“I always had more of a presence out of the net than in the net,” said D’Andrea.

“I was never a great stopper but I could make plays out of the goal. I tried to tailor everything I did to those strengths and work on weaknesses.”

While the NCAA tournament runs stand as highlights of D’Andrea’s college experience, the off-field moments were special as well.

“We made the NCAA quarterfinals every year,” said D’Andrea. “In my senior year we lost to Maryland in overtime and in my junior year, we lost to Syracuse by a goal. It was an 8-7 game, they actually scored with four seconds left. We had a couple of close ones. I am still close friends with all of my college roommates. The highlights were the seasons but it was also the off-field bonding.”

Having coached in the Tri-State club program for years, D’Andrea joined the staff at PDS and quickly found a niche.

“Someone at Tri-State said PDS is looking for an assistant coach, so then I jumped on the staff there,” said D’Andrea, who served as an assistant to Rob Tuckman for three years and then took the helm of the program in 2014.

“I eventually loved coaching, it is tough to compare. I love coaching and playing.”

During his time guiding the program, D’Andrea led the Panthers to a 50-15 record as they won three MCT titles and two Prep B crowns.

“I was really happy for the kids; as a coach so much of my philosophy is based on the kids taking ownership of the process and making of the team what they want to make it,” said D’Andrea.

“As a coach, we try to pull the best out of our kids. They are the ones that actually go out and earn it. For me to have been a part of what they have built that was special. In a lot of ways as a head coach, that is where I cut my teeth. I was lucky to have great players and to have great coaches around me like Rob and Chris Izzard, guys that brought a lot to the program.”

After leaving PDS in 2018 and taking a hiatus to work in his family real estate business, D’Andrea was itching to get back into coaching and was thrilled to return to Peddie.

“The coaching piece and the teaching piece and working with kids for me is something that just makes me tick,” said D’Andrea, who has three sons — Casey, Liam, and Cameron — with his wife Erika, a 1998 Peddie alumna.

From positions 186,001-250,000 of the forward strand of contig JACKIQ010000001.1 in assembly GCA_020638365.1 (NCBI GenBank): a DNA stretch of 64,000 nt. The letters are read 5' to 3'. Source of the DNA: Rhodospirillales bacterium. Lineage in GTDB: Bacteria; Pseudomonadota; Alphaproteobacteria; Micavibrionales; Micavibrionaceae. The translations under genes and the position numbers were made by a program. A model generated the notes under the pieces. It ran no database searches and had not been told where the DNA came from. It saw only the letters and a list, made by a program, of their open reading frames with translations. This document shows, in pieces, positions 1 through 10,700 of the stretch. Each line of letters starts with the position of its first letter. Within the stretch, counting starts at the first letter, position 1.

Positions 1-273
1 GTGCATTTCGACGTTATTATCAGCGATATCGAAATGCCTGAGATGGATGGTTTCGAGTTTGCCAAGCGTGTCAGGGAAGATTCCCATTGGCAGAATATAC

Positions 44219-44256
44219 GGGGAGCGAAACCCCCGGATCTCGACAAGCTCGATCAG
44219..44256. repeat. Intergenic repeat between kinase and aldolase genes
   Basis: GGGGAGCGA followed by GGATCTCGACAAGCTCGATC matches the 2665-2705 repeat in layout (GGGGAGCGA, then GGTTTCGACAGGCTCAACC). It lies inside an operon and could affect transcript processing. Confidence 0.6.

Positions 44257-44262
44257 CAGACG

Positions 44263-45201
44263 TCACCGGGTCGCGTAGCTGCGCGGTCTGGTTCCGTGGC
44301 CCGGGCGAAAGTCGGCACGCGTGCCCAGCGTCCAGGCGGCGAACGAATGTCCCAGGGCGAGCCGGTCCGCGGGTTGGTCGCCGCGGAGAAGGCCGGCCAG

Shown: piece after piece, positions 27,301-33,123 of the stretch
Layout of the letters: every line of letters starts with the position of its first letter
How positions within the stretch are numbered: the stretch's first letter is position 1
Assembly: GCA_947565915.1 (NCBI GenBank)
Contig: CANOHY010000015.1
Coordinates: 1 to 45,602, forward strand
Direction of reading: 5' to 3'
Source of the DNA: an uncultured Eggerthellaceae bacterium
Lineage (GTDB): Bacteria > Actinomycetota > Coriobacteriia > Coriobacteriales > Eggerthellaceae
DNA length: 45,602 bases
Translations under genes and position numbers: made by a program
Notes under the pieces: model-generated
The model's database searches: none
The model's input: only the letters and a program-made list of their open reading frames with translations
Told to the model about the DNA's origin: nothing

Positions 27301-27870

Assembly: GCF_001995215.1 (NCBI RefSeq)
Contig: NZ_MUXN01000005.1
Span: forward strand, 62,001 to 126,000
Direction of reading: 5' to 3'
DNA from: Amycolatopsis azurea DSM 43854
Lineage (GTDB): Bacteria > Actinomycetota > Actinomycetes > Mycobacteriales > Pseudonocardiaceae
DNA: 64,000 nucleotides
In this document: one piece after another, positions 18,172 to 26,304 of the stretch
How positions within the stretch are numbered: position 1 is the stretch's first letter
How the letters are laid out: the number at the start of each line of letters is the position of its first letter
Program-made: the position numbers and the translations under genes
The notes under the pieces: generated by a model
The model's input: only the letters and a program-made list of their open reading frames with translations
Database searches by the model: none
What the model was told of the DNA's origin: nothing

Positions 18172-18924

“It is something that I love to do. I find great purpose, great value, and enjoyment in working with kids.”

While the Falcons went 0-5 in 2021, D’Andrea enjoyed applying lessons he learned during his high school career.

“The program is going through a rebuild right now; we have a really great nucleus of guys to build around,” said D’Andrea.

“We are definitely on an upward trajectory right now. Guys are excited, they have really started to embrace the idea of creating a culture that they are taking ownership of. All of the things that I have learned from coach Turco, it has been neat to use them. You start from the beginning with the building up process. From where we started to where we finished were two different places. Now we have some momentum going forward.”

In assessing where he has been on his lacrosse journey as he headed into the Hall of Fame, D’Andrea believes there are exciting things to come.

“One of the things I love about lacrosse is that at the end of the spring, it is a time to reflect a little bit,” said D’Andrea.

“This has challenged me to do that a little more in ways that I have looked at the arc of my career. As strange as this sounds and I really mean this, I hope my best lacrosse experiences or contributions are in the future. I love coaching, I love being a part of this, working with kids. The accolades are the accolades but that is not why I have done it. It is a great life work and something that I enjoy.”

And the part of that work that D’Andrea has enjoyed the most is the folks he has worked with along the way.

“I am who I am because of the people who have been around me,” said D’Andrea.

“I have been really, really lucky to be surrounded by some good ones. I am just trying to have that same impact on people that I am working with now.”